I have an injury – Should I stop training?

Let me start of this piece by saying that if you have an injury, you need to tell the Coaches so that we can work around it and support your recovery.  You should also seek professional help (physio, chiro, osteo etc) to aid your recovery.

Keeping an injury or illness to yourself and continuing to train is not going to end well.  Chances are you will make it worse or you will compensate your movements by using other body parts which will create imbalances and other issues in your body.  So please, please, please let the Coach on duty know if you are injured.

That being said, in most cases, an injury does not spell the end of your ability to train.  Whether you injure yourself in sport, at work, through stupidity, by accident or by actually training, you can still come into GEO and train.  Sometimes an injury serves a positive purpose by telling us we are pushing too hard and that we need to dial things back a bit.  It can also highlight weaknesses physiologically or in our movement patterns that we were not aware of and give us signals that we need to change things.

Whilst no-one likes to get injured, an injury can force us to change our focus and work on other areas of our fitness or fix weaknesses.

I remember attending a goal setting course years ago and hearing the story of a guy who broke his legs.  He could not do anything that required him to stand and bear weight through his legs.  So what did he do?  He acknowledged that he really sucked at pull-ups and committed to becoming a machine at pull-ups to the point where he could knock out 50 reps, no problems.  It took time and effort and discipline and commitment, but he did not let his injury turn him into a couch potato.

Check out the video below and tell me if the people featured in it let their injuries/disabilities stop them from training.  Hell no!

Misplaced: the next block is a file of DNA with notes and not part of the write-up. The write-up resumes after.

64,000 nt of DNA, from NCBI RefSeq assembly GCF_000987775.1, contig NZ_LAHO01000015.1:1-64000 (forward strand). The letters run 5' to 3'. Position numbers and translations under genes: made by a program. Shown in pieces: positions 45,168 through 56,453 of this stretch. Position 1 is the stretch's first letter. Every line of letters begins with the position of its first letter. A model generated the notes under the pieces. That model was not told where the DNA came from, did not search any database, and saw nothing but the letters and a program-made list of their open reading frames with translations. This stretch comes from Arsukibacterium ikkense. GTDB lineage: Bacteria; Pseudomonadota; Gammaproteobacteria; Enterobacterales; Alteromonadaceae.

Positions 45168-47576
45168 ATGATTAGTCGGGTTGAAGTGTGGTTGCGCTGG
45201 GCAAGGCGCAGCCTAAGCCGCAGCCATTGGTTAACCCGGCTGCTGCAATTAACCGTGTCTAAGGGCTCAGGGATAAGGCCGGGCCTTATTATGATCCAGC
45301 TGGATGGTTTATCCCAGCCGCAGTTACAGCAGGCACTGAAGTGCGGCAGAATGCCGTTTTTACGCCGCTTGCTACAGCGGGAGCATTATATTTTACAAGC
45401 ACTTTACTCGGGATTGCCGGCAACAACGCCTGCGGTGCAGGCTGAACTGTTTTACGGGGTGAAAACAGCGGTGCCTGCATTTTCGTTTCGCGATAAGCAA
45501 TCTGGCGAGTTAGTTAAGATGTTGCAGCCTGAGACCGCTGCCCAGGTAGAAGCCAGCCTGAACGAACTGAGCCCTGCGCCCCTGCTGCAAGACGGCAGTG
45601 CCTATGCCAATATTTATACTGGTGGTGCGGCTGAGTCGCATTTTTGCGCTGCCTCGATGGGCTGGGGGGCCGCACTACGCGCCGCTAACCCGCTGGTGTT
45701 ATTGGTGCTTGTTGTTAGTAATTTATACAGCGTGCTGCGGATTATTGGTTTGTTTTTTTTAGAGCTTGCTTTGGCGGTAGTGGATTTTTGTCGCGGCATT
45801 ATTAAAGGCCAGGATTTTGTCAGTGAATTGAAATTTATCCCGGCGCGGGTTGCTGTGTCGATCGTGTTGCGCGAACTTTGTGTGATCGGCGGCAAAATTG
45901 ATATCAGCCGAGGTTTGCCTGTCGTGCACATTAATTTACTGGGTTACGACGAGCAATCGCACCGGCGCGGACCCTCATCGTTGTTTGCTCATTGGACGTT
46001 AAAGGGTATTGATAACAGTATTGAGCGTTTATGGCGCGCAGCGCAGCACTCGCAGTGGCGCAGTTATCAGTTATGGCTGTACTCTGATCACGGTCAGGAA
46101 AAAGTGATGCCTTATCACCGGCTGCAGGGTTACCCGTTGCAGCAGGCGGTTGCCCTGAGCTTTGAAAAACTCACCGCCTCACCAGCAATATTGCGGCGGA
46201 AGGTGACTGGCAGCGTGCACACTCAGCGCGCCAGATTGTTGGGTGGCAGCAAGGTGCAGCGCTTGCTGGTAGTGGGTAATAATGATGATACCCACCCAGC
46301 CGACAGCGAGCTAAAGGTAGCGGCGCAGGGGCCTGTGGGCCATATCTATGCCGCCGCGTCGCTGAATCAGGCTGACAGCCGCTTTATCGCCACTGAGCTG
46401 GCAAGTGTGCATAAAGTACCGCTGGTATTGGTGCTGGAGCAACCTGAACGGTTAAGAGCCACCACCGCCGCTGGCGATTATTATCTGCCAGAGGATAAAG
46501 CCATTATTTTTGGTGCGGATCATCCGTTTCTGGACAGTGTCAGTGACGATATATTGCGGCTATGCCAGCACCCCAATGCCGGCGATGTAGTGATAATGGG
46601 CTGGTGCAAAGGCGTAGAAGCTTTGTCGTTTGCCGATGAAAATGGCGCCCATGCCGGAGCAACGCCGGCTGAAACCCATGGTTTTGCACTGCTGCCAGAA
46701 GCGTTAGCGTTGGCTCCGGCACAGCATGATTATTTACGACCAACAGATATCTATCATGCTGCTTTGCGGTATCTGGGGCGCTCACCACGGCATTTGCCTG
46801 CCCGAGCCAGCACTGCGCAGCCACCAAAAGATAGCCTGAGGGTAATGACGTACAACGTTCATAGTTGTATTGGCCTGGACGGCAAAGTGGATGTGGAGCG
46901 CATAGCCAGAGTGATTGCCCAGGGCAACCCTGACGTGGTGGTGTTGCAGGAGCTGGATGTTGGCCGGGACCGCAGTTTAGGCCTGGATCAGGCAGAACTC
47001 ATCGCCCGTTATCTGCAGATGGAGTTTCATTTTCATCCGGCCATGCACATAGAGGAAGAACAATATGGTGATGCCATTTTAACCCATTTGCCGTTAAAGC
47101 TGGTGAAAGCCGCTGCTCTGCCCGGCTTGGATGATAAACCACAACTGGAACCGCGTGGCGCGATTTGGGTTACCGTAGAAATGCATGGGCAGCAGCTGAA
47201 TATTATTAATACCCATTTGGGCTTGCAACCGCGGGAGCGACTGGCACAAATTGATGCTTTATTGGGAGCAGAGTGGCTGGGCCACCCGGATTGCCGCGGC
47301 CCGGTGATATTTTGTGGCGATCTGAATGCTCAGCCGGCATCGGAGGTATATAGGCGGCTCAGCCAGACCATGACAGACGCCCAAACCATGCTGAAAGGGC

If you have a knee injury that prevents you from squatting, then guess what? – you can bench press, arm curl, pull-up, sit-up, bike, row, HSPU, dip, climb ropes, use the other leg only, bear crawl, strict press, bentover row, v-up, chest to bar, muscle up, and the list goes on.

If you have a shoulder injury, then you can use the other shoulder to do unilateral work with dumbbells, you can squat, deadlift, one-arm push-ups, one-arm dead hangs, do core work, bike, run, jump, pistol, dumbbell snatches, dumbbell clean and jerks, burpee, and the list goes on.  If you have a hand/wrist injury, modify as above too.

Basically what I am getting at is that you guys work bloody hard to build your fitness and learn new skills. Don’t let a small set back of 1,2 or 3 months to recover from an injury hold you back from training the rest of your body (and mind).  I can assure you that the Coaching team at GEO are more than happy to (a) modify the programmed workout so that you can participate with the class, or (b) give you something totally different to do that allows you to continue to train and develop.

One of the most inspiring things I have have witnessed over the years of coaching/training is having Tris Winsley start with us at GEO with a serious shoulder injury.  But did he let that stop him? No.  He registered for the CrossFit Games Open (you know, that little comp that starts in a couple of days) and performed single arm dumbbell thrusters when barbell thrusters were programmed, and he did single arm rowing, and I don’t mean dumbbells, I mean on the rower.  He did all of the distances on it that everyone else did.  He did not let his ego stop him from training because of a fear that he would not do as well as everyone else, nor did he let the injury be an excuse to stop training.

One of the principles underpinning all the movements that we perform at GEO, and that I program for, is surprisingly, not the making of elite athletes, but enabling every day people like you and me, to move in a way that supports your ability to live life to the full.  If your training is hindering life, ie, you are getting injured a lot, or, you have an injury and training is preventing recovery, then it might be time to revisit how you are training and moving.  Talk to one of the Coaches today.




A. 2 sets not for time of:                          

20 Double Overhead KB Lunges

***the goal here is to go as heavy as you can for unbroken reps                        

B.  3 sets of:

10 Weighted Glute Bridges          


3 rounds for time of:                 

2 Rope Climbs (Adv – 1st one is legless)            

20 HR Push-ups                               

200m Farmers Carry 24/16kg                              

200m Run


About AB

Crossfit Coach

Posted on February 23, 2017, in WOD. Bookmark the permalink. Comments Off on I have an injury – Should I stop training?.

Comments are closed.

%d bloggers like this: